Jonathan Miles, Head of Strategic Intelligence and Security Research at Mimecast, tells us how the healthcare sector can protect itself from attacks

One of the most fundamental lessons from the COVID crisis is that health should always be a priority.  In a similar fashion to the human body that frequently fights off viruses and foreign invaders that intend to cause it harm, the sector itself is now a prime target for another type of external threat: cyberattacks.

The figures speak for themselves: between December and January this year, hospitals in the UK were at 89% capacity, with 7,000 fewer available beds than there usually are. As the pandemic increased pressure on hospitals, clinics, and research facilities to create a treatment for patients globally, it has left the sector exposed to hackers who, like a virus, have been targeting it relentlessly and evolving their tactics. 

From patient records being held ransom, to fake emails claiming to originate from the UN WHO, the NHS, or vaccine centres, through to attacks on the cold supply chain to find out the secret formula of the COVID vaccine, the healthcare industry is facing constant cyberattacks and struggling to cope. This threat is unlikely to go away anytime soon – and as such, the industry needs to take a proactive, preventative stance to stay safe in a dynamic digital world. 

Going digital 

The responsive nature of healthcare – particularly of hospitals – means that efficiency is crucial to the industry’s standard operations. To support this, the sector has been embracing technological advancements that can improve the quality of work, enabling staff to meet pressing deadlines, and enhancing patient care. For example, the industry has been digitising records and improving its ways of working through digital means over the past few years.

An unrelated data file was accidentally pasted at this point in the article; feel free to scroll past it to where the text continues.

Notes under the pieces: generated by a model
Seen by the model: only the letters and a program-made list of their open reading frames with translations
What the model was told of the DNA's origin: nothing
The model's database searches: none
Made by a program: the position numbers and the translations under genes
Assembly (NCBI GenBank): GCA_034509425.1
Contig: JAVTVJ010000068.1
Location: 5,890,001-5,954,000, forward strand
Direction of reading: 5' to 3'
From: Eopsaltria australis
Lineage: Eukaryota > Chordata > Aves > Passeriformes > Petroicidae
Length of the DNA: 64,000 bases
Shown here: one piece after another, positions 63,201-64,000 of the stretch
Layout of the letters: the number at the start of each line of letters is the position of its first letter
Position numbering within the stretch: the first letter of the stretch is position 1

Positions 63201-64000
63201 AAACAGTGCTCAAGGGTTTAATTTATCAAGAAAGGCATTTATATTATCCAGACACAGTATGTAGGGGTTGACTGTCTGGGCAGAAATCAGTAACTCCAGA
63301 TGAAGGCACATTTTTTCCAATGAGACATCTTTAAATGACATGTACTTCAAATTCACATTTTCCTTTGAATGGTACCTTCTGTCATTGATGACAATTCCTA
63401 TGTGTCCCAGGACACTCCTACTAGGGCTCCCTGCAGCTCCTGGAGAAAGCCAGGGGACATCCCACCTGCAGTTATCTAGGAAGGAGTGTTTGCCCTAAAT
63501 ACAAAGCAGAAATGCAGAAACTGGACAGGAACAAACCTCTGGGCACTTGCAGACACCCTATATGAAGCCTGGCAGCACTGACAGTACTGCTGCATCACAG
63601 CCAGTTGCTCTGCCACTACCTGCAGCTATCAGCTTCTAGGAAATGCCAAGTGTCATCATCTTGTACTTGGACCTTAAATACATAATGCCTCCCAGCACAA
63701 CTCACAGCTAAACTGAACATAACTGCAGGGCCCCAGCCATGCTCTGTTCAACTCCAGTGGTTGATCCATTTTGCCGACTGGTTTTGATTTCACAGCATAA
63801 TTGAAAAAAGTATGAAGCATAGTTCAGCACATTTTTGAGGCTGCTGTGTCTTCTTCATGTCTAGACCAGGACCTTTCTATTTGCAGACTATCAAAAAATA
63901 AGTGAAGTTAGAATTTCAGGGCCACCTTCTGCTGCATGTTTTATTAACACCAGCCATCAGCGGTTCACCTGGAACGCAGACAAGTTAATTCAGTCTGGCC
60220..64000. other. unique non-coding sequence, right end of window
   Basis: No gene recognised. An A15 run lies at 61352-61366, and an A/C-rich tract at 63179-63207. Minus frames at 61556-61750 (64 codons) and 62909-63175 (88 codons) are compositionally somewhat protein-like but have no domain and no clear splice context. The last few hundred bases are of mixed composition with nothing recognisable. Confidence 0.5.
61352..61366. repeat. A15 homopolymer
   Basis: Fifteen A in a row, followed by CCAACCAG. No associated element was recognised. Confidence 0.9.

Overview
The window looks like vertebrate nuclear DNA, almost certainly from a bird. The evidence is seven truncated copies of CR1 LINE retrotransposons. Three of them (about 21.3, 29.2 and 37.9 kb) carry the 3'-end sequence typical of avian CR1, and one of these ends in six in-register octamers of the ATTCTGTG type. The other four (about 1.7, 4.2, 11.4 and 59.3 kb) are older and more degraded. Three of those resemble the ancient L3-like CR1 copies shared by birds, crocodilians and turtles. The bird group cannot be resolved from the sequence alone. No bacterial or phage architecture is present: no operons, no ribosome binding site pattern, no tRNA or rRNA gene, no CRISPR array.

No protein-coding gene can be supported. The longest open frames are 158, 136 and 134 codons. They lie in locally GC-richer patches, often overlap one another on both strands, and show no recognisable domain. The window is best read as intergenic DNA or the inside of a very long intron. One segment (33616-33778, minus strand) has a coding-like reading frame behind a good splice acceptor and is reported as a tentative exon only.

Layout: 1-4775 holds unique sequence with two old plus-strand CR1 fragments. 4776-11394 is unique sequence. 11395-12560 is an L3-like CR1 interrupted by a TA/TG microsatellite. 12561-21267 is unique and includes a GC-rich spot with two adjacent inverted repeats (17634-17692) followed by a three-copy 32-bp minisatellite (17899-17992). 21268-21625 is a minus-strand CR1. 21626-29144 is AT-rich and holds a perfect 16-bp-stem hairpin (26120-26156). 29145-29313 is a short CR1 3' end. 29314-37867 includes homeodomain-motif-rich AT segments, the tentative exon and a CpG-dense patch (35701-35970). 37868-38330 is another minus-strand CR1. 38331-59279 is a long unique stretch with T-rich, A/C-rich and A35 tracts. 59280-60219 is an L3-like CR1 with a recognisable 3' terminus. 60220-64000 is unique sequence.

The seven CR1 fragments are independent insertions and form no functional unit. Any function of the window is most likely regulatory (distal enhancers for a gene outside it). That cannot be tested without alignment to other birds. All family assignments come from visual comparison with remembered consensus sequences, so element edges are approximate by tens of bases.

This shift is critical to offer high quality patient care; yet, it also means the sector has become more dependent on IT, which can come with a risk if cybersecurity processes employed are deemed as inadequate. 

Without the correct security measures in place, the desired efficiency gains realised, can be easily lost in a heartbeat. Simply put, an elementary glitch in the system can have a tremendous ripple effect on many areas, from accessing patient records and conducting scans, to maintaining physical security and protecting the intellectual property of experimental treatment development.

To prevent this, healthcare organisations need to ensure they’re considering cybersecurity as part of their overall digital transformation strategy – and setting the right foundations to create a culture where safety goes hand in hand with patient care. 

Strengthening defences

Before implementing cybersecurity process, healthcare organisations need to assess the potential risks they face. Depending on how much confidential data the trust has, where it is stored, who has access to it and via which means, the cybersecurity strategy and associated solutions will change. 

It’s fair to say that a medical device start-up where all employees have a corporate-sanctioned laptop and access data via a VPN will have radically different needs to a large hospital with hundreds of frontline workers connecting to the hospital’s Wi-Fi using their personal device. 

These requirements will pale by comparison to a global pharmaceutical giant with offices in multiple locations, a large R&D department researching new treatments for complex diseases and a fully integrated supply chain. Considering the existing setup and what the organisations is looking to achieve with its digital transformation strategy will therefore have an immediate impact on the cybersecurity strategy.

Despite this, there are fundamentals that any organisation should implement: